Do you know which of the marketing strategies or channels are bringing you the most customers?
That might sound like a simple question. But it is not.
At any given point in time, marketers are using different marketing channels and strategies to attract and convert the most customers. Since every customer goes through multiple touchpoints in the buyer’s journey, it can be difficult to figure out which marketing channel or strategy has the greatest impact on your company’s revenue generation.
This is where marketing attribution comes in.
In this article, you will learn what marketing attribution is and how to build an attribution model that is tailored to your business.
What is a Marketing Attribution Model?
Marketing attribution refers to the process by which companies figure out which of their marketing campaigns or channels are directly responsible for converting website visitors into customers.
Marketing attribution models help marketers evaluate each touch point in the sales funnel using a set of guidelines.
By building and implementing a marketing attribution model, you and your team can make more informed decisions about which channels and campaigns to focus on.
This way you can increase our ROI while reducing your marketing expenses. This is crucial as more than 50% of companies today still devote less than 10% of their total budget to their marketing campaigns and activities.
Marketing attribution models fall into two general categories: single-tier and multi-tier attribution models.
Single-touch attribution models
This single-touch marketing attribution model shows you which of your marketing channels attracted a potential customer to visit your website for the first time.
Companies often use this when planning to launch a marketing campaign that focuses on brand promotion.
Last touch write-up
As the name suggests, the “last-touch” or “last-click” marketing attribution model assigns all conversion credit to the last customer touchpoint before the purchase or opportunity creation.
Multi-touch attribution models
The disadvantage of using a single-tier marketing attribution model is that both the first-touch and last-touch attribution models only show a single interaction in the buyer’s journey. They don’t show if other marketing channels you use also influenced a prospect’s buying decision.
As a result, many marketers use one or more of the following multi-touch marketing attribution models.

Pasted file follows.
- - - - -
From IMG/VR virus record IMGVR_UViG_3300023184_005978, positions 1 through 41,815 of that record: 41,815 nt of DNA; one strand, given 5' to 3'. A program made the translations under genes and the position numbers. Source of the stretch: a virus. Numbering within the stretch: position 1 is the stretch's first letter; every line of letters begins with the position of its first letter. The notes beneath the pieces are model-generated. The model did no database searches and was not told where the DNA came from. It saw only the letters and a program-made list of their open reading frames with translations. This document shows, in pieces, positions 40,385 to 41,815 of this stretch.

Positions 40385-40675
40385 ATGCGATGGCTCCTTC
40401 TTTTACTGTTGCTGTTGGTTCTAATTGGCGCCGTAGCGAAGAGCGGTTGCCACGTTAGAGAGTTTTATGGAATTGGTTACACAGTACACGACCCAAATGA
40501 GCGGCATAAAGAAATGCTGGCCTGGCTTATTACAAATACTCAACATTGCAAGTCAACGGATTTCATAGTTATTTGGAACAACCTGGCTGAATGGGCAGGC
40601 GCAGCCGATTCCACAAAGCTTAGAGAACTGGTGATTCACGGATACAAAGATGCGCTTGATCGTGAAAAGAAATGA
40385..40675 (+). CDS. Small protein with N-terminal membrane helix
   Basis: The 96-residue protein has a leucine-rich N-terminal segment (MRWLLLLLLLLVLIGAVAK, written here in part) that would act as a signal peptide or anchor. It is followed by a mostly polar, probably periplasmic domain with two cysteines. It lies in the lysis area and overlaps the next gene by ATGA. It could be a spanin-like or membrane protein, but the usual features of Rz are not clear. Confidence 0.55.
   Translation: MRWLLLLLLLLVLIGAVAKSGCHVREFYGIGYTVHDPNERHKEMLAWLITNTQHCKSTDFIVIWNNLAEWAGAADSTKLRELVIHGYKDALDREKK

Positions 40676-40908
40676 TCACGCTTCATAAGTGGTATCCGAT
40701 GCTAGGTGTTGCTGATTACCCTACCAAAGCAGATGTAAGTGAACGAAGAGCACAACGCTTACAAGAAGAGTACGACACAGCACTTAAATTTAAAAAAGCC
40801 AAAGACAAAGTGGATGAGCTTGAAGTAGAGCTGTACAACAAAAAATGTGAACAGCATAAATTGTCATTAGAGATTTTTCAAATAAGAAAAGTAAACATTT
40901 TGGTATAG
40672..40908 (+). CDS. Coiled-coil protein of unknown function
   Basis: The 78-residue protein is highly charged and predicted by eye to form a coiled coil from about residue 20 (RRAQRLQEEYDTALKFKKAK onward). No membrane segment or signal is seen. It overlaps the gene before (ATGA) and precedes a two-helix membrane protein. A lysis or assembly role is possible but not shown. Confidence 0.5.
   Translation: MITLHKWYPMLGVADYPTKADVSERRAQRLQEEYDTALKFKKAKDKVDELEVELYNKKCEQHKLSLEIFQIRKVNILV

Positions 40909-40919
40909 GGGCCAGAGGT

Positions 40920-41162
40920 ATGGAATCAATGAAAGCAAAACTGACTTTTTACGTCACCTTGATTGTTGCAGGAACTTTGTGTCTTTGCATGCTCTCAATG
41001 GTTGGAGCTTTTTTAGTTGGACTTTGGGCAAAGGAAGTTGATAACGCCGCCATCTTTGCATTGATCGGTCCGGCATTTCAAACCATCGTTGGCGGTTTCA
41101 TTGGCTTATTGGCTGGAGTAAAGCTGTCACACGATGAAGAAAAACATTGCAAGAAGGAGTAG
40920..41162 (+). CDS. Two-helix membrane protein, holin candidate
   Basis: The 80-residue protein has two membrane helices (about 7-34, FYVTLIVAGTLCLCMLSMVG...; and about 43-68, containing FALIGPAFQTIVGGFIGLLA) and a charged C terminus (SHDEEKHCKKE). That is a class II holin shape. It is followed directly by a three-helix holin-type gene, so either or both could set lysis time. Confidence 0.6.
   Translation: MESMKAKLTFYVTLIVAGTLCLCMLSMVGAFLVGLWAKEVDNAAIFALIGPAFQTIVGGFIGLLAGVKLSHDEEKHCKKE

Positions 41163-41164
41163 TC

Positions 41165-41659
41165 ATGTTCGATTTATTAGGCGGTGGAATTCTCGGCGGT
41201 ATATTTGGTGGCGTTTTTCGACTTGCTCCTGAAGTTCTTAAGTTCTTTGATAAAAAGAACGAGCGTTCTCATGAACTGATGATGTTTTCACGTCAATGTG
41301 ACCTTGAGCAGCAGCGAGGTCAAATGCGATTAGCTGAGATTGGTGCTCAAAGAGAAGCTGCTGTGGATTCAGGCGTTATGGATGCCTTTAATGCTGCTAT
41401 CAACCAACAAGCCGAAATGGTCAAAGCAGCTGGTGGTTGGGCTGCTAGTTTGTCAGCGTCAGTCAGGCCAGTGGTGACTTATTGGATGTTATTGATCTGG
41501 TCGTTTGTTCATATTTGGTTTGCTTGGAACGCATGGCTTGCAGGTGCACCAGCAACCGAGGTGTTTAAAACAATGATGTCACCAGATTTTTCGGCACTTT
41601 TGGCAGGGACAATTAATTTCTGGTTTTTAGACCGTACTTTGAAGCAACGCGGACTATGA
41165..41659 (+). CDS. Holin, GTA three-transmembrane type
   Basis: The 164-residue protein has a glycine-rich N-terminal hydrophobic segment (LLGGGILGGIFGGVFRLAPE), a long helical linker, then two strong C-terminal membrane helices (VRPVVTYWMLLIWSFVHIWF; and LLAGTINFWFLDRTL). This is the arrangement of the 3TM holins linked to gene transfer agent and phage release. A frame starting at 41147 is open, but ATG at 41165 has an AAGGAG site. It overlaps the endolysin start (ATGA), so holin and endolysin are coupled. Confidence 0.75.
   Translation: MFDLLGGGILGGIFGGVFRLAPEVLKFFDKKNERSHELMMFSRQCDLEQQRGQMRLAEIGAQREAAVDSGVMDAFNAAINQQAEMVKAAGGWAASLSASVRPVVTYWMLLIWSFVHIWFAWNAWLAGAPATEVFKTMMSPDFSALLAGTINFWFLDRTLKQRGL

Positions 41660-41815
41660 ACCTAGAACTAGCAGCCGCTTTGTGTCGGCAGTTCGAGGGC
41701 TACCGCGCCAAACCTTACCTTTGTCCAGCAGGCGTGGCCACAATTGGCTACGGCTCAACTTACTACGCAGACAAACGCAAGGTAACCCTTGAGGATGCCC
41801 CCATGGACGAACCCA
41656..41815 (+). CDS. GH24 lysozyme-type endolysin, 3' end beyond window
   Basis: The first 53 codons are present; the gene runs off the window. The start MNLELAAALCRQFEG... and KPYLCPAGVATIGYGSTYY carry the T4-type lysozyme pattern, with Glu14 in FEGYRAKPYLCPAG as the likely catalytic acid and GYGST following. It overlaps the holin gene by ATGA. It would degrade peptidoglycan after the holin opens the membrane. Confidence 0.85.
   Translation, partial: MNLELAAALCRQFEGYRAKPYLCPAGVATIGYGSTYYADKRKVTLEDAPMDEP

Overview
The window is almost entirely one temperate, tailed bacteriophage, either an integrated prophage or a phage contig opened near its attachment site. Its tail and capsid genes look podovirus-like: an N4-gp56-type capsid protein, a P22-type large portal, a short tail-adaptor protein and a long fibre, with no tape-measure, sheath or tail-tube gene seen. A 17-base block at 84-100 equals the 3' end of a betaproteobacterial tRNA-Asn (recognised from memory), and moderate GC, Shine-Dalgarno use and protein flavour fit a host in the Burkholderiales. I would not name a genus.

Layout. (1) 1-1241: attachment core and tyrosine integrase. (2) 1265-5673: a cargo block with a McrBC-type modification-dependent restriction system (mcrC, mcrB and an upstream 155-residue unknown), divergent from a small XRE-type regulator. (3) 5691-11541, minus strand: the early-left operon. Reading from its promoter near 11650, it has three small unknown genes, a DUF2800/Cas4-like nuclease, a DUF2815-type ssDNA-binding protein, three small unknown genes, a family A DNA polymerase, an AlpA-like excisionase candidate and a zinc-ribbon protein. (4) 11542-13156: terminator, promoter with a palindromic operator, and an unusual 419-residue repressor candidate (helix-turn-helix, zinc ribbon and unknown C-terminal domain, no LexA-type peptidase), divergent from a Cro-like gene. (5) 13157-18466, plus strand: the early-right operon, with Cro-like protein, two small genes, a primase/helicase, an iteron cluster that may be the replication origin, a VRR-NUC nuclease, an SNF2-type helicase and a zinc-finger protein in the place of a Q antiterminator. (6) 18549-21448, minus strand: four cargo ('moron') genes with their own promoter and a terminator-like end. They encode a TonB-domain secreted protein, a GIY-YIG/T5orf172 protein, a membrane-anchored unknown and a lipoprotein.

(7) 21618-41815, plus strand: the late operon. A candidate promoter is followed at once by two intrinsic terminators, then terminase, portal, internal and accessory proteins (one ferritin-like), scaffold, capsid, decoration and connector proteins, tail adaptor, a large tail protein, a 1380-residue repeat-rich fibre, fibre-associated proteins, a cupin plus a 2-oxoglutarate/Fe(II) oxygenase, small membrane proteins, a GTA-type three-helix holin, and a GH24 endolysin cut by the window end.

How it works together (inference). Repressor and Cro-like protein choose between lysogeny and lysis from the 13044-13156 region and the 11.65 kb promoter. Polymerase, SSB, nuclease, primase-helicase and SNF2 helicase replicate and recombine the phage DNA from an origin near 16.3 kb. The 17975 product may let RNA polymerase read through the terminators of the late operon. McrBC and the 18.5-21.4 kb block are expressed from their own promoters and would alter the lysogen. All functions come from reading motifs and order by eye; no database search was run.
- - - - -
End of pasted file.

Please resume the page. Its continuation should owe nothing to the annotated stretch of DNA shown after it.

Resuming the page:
Lead conversion touch attribution model
This is possibly the most commonly used attribution model as it shows which channels have the greatest impact on converting your website visitors into qualified leads.
The reason is simple: generating qualified leads is still the greatest challenge for companies in all industries. By identifying the channels and campaigns that bring in ready-to-buy leads, you can more easily convert them into customers.
Linear attribution model
This tiered marketing attribution model spreads the conversion credit evenly across all channels used in the buyer’s journey from start to finish.
The disadvantage of this multilevel attribution model is that the points are evenly distributed across all of the touch points, so you cannot identify the best performing channels.
Time decay attribution model
Similar to the linear attribution model, the time-decay attribution model shows how each marketing channel you use affects the eventual conversion of a visitor into a customer.
The difference between the two models is the way they distribute points.
Instead of giving the same points to every marketing channel, the value of the points awarded in the time-decay attribution model is based on how close each touchpoint is to the actual conversion. This means that channels used at the bottom of the sales funnel will score higher than channels used at the top of the funnel or at the beginning of the buyer’s journey.
U-shaped attribution model
This marketing attribution model gets its name from the way the points are distributed.
Here both the first and the last contact point of your sales funnel receive 40 points each, out of a total of 100 points or the total conversion value. The remaining 20 points are then distributed to the marketing channels used between the first and last touch.
This model works if you assume that all of your leads will complete the same journey, starting at the top of the funnel. As this study shows, 74% of B2B customers would have made half of the buyer’s journey before contacting you.